FWIW my touring bike uses a 7s 135mm hub, but respaced and with a modified freehub body so that the tension balance is between 90 and 95% even without an offset rim.

cheers
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gxaustin
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Re: Spoke Tension Meter, Hows This Work?

Postby gxaustin » 3 Jan 2019, 11:53pm

you can see that getting a 10% reduction in the NDS spoke tension ( a 90% balance) simply isn't possible with a wide range of conventional derailleur wheel builds. It requires modification to the hub, a different dish (i.e. an offset wheel and/or rim) or something.


Looks like I need to check that out. I was working from my unreliable memory.

Before I do, can you explain your figures? I assume they refer to the percentage of DS tension on the NDS?

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NATURAL ANKLING
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Re: Spoke Tension Meter, Hows This Work?

Postby NATURAL ANKLING » 4 Jan 2019, 12:47am

Hi,
Originally I was asking what error or variation would be ok on Same Side spokes.
If by ear what would you expect 5-10 % difference.
DS vs NDS obvious that would be great as shown by Brucey.

My greatest problem came with re rimming a 135 mm std 8 speed using over 2mm plain spokes 11 swg.
Originally all the spokes were threadlocked from the factory (Raleigh) NDS worked loose very quickly :(
Gave up and used butted on rear, front is no problem of course.

Steel spoked wheels that are aged without much use (cheap wheels) though 135 seven speed 26" single wall, don't normally have lube on the threads? so I assume once corrosion has set in plus friction is higher I expect than stainless, never seem problematic until I thrash them on my trainer and then I will get broken spokes and normally a few winters the spokes are rusting, time to add another skip wheel which I do relieve of course.
Most of them wheels are coming from 80's & 90's, and will refurbish with any spoke the correct length thats taken from stripped skip wheels.

I had a wheel once that when broken down even though brand new and perfectly true, the rim went like a banana (sure I posted but will find it) IIRC I collapsed the rim with by bare hands such was the lightweight construction of rim. Also I think that the spokes were like coat hanger wire shape bent in the middle, you know the design.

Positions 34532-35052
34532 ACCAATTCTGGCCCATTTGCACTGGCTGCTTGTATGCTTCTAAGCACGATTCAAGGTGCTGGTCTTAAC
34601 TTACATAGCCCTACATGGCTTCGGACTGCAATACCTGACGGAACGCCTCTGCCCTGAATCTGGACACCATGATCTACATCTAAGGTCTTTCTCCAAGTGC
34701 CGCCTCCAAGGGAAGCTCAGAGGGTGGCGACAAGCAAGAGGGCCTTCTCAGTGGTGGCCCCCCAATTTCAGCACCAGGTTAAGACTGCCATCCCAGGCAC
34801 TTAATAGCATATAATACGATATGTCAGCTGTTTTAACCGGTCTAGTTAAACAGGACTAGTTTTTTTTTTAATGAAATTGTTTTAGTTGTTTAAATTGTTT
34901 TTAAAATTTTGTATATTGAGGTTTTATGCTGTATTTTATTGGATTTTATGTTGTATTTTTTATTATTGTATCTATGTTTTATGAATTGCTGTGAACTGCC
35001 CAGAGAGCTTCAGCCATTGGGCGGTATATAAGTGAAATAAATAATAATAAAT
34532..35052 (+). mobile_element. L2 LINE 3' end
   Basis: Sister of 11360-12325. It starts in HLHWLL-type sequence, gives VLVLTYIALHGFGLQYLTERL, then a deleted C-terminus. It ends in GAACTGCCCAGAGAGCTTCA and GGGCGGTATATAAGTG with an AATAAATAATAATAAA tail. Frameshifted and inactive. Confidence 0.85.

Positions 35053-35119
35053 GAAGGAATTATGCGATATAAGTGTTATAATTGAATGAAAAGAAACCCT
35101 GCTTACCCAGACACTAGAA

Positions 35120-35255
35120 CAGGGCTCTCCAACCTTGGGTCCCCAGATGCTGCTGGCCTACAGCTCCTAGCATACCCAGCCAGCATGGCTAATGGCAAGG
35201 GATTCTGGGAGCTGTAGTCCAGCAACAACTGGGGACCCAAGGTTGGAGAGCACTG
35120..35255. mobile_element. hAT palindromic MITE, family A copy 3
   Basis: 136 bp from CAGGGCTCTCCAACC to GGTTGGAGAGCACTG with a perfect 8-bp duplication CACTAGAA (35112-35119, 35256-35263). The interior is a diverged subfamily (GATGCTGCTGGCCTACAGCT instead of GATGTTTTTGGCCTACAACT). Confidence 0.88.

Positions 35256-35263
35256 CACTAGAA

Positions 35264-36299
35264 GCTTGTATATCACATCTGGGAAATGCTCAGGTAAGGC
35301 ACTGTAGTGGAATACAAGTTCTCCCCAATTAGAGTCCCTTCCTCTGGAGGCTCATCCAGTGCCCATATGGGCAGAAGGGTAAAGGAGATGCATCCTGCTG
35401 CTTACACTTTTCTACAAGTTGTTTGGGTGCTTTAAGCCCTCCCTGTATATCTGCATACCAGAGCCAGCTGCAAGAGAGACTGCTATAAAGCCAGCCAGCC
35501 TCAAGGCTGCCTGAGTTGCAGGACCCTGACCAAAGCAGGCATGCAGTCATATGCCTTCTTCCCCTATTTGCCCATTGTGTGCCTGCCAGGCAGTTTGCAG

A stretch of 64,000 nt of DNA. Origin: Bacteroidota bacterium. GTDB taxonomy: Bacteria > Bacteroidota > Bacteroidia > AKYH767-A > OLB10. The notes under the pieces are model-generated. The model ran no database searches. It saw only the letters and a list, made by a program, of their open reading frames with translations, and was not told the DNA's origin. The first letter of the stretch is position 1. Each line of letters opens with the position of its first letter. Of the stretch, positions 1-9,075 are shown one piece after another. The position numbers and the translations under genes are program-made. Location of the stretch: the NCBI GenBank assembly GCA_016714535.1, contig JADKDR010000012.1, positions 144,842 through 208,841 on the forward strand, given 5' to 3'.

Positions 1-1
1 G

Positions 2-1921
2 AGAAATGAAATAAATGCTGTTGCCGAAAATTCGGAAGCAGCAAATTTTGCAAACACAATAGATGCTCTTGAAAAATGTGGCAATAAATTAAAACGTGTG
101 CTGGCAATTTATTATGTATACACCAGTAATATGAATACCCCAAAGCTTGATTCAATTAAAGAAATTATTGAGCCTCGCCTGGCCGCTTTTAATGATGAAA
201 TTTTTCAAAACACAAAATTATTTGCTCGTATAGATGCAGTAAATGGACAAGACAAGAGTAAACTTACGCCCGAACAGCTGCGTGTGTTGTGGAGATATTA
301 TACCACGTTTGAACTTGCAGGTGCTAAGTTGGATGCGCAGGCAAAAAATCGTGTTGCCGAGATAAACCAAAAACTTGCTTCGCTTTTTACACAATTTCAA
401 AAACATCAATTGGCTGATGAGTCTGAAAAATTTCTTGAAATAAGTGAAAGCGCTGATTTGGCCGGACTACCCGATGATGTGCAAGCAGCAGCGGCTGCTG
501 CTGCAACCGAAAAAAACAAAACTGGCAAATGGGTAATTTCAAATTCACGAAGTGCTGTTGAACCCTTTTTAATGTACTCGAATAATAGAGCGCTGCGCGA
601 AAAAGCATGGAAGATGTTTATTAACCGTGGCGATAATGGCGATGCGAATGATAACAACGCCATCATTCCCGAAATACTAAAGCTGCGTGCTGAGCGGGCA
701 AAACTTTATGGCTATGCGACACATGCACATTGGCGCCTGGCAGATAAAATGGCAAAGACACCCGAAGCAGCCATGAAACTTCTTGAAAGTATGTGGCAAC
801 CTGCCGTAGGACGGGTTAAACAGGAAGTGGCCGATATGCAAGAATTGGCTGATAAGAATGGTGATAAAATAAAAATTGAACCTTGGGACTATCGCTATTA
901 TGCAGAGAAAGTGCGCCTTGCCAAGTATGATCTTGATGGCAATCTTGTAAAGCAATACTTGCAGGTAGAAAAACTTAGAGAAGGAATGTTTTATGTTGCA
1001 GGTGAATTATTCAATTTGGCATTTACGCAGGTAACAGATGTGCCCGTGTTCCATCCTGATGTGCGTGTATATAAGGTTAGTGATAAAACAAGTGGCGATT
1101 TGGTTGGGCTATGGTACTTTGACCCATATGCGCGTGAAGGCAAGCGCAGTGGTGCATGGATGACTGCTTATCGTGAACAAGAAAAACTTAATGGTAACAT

The rim was so light that trueing the thing wouldn't of been a problem but you could never use for anything other than fetching the paper :)
Learnt more in the last two years on here with help from brucey and the like than in forty four years of rebuilding my own stuff.
Struggling a bit to keep up with some of bruceys more advanced relieving techniques of late :P
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Brucey
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Re: Spoke Tension Meter, Hows This Work?

Postby Brucey » 4 Jan 2019, 1:21am

gxaustin wrote:
you can see that getting a 10% reduction in the NDS spoke tension ( a 90% balance) simply isn't possible with a wide range of conventional derailleur wheel builds. It requires modification to the hub, a different dish (i.e. an offset wheel and/or rim) or something.


Looks like I need to check that out. I was working from my unreliable memory.

Before I do, can you explain your figures? I assume they refer to the percentage of DS tension on the NDS?



yes so a 10% lower tension on the NDS is the same thing as a 90% tension balance. The numbers come from simple geometry; the lateral components of the spoke tension have to equal one another side to side (else the rim wouldn't stay put). With a less angled (NDS) spoke the tension has to be lower to make the lateral component the same as that of a more steeply angled (DS) spoke.